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"Success on the Edge: a portrait of a small town" is a thoghtfiul book that serves two purposes: one, it is a history of north-western PEI and its peoples: the Irish and the Acadiens; and 2) it is a nhistorical and sociological perspective on the survival of small, independent communities, particularly more isolated villages and towns.
What can small communities and all those interested in them learn from the Tignish experience? The characteristics that have made for survival as a viable community seem to be few and simple, though not necessarily easy to attain or recover.
First comes remoteness. A smaller community needs to be at least eighty kilometres (50 miles) from any larger centre, perhaps more, in order to survive and flourish. Or it needs to be in an area where, for one reason or another, big business and bureaucracy do not want to go. Many once remote towns and villages have been eventually absorbed into a city. Just as, in a family, possessing some desirable physical attributes can be a question of inheriting the right genes, so the future of a settlement depends to some extent on where it is. However any town or village far enough away from a major centre to need - if not already to have - its own institutions, businesses, and industry is probably remote enough.
The question of how much of its own identity a community can retain once it has been absorbed is a serious and topical one, but somewhat beyond the subject of this book. There is also the question of whether a community which has lost its independence can ever regain it. The Tignish experience demonstrates that a small community may fall into the clutches of a large business such as the Myrick Company, but it can escape too, if a number of people develop more independence and thence co-operation. Could such a takeover happen today? And could Tignish escape again? It would take some time, but it has been done, and could certainly be done elsewhere, depending on the size and nature of the enterprise in question, and how badly residents wanted their freedom again. This too is beyond the scope of this book, but would certainly be worthy of further study.
A community usually needs to be a certain size in order to survive and keep its individuality. A very small remote community is often too small to develop or retain its own institutions and businesses; this has been proved over and over again in Newfoundland, although there are some very small communities on Prince Edward Island that have survived because of some unique businesses or historic features. At present, Tignish’s population is around 900, while its hinterland is home to about five thousand more. The demographics of a community matters too. What, for instance, is the proportion of school-aged children? - or of persons between the ages of 25 and 55? However it is not only a question of how many live in an area, but of how unified their community may be.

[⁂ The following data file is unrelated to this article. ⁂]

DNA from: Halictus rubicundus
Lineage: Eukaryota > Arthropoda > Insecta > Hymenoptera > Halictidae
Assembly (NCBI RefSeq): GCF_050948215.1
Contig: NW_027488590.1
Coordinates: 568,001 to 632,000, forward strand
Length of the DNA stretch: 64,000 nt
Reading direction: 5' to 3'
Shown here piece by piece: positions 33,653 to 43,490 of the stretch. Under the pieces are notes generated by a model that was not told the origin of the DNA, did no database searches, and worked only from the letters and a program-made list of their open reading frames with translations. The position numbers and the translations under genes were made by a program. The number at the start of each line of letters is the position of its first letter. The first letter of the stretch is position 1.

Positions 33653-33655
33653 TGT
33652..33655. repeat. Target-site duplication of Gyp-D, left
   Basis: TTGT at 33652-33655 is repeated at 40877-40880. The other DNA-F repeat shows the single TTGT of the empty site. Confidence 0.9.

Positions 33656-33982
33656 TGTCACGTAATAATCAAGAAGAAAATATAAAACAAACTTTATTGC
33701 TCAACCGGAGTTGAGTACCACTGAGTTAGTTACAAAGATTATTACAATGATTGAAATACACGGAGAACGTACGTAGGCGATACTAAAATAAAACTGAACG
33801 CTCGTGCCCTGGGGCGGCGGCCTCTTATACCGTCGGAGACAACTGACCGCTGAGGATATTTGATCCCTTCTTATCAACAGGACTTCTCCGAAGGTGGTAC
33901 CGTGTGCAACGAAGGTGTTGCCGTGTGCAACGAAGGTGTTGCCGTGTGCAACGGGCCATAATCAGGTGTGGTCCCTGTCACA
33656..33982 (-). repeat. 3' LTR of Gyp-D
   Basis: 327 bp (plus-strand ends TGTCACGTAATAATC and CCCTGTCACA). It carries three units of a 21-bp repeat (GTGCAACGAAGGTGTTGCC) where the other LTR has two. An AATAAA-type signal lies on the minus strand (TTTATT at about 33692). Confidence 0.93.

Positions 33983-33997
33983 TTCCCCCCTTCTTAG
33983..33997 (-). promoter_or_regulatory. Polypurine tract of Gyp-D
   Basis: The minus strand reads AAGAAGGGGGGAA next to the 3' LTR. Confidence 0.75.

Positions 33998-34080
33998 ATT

The inhabitants do not have to be homogenous; those of the Tignish area are far from being so. What they need is to be able to work together and to be held together by some deep bond. In the case of Tignish, the deep bonds are the Catholic Church and nearly two hundred years of shared experience and achievement. The very fact that co-operative institutions of one kind or another have always flourished in the area shows both that there was sufficient unity beforehand to allow this to take place, and that the institutions themselves have encouraged further unity. Yet Alberton, the next community southeast from Tignish, appears to be doing well, even though it is very diverse religiously and includes inhabitants who represent a wide range of ethnic origins. So the question of how important unity is to the survival and development of a small community is more complex than it seems at first. Let us say, pending further research, that it is advantageous for a community to be a c! ertain size and to have some form of underl
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Emily Elizabeth Cran was born in Chipman, New Brunswick. She studied at McGill University and Radcliffe College, and formerly taught at Loyola College, Montreal, and Mount Allison University. She has also taught at the Thomas More Institute for Adult Education in Montreal, and has been a member of its affiliated Research Institute for over thirty-five years.
Elizabeth Cran first visited Tignish in 1964. Over the next seven years, with the collaboration of a former student from the area, Reginald Porter, she ran a group of projects there. She also became interested in Tignish history. With the help of a Canada Council grant, she engaged in extensive research between 1971 and 1973.
In 1981, Mrs. Cran moved to Tignish, where she still lives. She has taught French, taken part in community projects, worked frequently with PEI’s Acadian population, and written for a number of local and regional newspapers. In addition, she has renovated a historic house, learned how to raise sheep, and had a book of poems published. She is now working on a collection of essays.
Mrs. Cran has one daughter and one grandson.
"About this title" may belong to another edition of this title.
Book Description New World Pub, 2000. Paperback. Condition: New. Seller Inventory # DADAX1895814111
Book Description New World Pub, 2000. Paperback. Condition: New. First Edition - may be Reissue. Ships with Tracking Number! INTERNATIONAL WORLDWIDE Shipping available. Buy with confidence, excellent customer service!. Seller Inventory # 1895814111n